Surface Tension

Feb 22, 2020

Bubbles are irresistible to almost any human being. Frankly, I don’t trust anyone who doesn’t get a little charge out of them. Charlotte is a serious aficionado. I have a whole bunch of photos of her blowing, or trying to blow bubbles so there’s a chance there might be a whole series of paintings along these lines.

Bubbles seem to be some kind of a miracle. They appear magically, bidden by the gentlest breath, float expertly on the slightest breeze and end by a teensy but rather alarming explosion (or murderous assassination) which both delights and disappoints.

Not confident enough to rely on my memory of the oceanography, physics and geology I took in school, I turned to the internet which reports that a bubble consists of a soap and water molecule sandwich (the water being the filling). The surface tension of the water pulls together to form the smallest surface possible, a sphere, around a volume of air, in Charlotte’s case, her own life-sustaining breath.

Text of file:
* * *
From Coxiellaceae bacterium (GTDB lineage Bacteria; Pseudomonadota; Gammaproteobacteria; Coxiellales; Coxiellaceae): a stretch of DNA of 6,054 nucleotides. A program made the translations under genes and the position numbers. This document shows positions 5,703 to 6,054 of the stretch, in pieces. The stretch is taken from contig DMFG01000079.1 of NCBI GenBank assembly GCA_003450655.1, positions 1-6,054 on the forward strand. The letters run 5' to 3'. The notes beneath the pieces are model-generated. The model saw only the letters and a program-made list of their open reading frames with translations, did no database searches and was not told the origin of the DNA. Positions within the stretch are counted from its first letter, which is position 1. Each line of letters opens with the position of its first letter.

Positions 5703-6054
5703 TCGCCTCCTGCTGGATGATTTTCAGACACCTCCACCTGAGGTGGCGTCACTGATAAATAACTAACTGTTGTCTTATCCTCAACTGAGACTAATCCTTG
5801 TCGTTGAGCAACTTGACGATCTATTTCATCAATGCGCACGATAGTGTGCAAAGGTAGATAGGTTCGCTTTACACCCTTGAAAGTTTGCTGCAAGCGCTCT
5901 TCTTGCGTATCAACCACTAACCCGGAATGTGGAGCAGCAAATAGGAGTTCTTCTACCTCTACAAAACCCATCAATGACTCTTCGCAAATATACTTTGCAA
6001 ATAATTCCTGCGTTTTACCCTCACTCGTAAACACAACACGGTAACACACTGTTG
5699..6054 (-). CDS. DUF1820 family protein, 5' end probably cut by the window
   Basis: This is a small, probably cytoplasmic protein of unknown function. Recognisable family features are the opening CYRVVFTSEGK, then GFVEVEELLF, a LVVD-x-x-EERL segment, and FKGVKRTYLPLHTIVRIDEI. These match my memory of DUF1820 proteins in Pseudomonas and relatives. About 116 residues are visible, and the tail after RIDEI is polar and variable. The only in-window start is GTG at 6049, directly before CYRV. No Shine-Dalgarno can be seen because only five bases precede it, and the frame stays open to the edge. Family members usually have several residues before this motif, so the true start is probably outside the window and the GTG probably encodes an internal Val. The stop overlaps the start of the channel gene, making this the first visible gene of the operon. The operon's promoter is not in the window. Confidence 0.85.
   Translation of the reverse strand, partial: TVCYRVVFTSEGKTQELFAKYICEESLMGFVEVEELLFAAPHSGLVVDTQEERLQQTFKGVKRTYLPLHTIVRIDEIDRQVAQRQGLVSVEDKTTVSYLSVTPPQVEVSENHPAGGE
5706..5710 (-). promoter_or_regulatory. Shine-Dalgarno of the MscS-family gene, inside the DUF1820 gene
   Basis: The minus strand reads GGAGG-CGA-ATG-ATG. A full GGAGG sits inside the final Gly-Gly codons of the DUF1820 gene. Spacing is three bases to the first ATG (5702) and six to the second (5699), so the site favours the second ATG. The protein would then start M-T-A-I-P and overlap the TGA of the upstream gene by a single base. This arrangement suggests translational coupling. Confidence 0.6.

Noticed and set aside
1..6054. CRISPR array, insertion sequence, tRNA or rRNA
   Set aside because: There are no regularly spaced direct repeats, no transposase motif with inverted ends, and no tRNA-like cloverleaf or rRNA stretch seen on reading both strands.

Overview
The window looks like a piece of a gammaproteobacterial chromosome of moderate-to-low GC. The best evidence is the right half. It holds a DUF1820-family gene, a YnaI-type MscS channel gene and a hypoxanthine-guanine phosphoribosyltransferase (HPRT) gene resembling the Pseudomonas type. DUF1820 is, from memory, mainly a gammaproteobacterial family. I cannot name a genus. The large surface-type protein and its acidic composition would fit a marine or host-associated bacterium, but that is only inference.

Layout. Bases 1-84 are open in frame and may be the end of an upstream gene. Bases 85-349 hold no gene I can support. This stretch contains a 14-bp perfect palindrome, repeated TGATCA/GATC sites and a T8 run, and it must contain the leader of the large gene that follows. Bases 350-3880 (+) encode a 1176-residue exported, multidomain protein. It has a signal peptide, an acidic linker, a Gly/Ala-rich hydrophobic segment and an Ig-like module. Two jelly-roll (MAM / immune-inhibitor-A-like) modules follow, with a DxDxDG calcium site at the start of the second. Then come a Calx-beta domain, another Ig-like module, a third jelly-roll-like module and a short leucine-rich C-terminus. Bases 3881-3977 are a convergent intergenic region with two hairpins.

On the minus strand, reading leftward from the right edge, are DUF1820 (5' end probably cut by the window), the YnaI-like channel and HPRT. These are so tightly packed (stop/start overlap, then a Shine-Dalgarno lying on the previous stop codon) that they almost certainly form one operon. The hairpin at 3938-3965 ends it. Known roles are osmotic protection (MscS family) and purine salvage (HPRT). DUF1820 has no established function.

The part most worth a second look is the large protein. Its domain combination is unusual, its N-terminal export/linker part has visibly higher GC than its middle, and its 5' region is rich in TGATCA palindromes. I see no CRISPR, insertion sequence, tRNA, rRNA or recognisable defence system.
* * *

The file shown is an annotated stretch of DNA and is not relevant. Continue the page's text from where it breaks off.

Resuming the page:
Surface tension is what makes water so critical to life on earth. It’s what makes water collect into drops (and hence makes rain), boats to float, and nutrients able to rise from the soil up to the highest reaches of the rain forest canopy. It makes it possible to dissolve chocolate into milk for yummy cocoa, allows our blood to course through our veins and gives us glorious rainbows, among a gazillion other things.

And then there are bubbles. The irresistible, beautiful, delicate, improbable and utterly delightful bubble. May we all, young and old, save a little breath to give life to one, or more, for a few moments this summer. I know there will be many around these parts for years to come.

Thank you water. Thank you surface tension.

Photo: Surface Tension © Lissa Banks 2020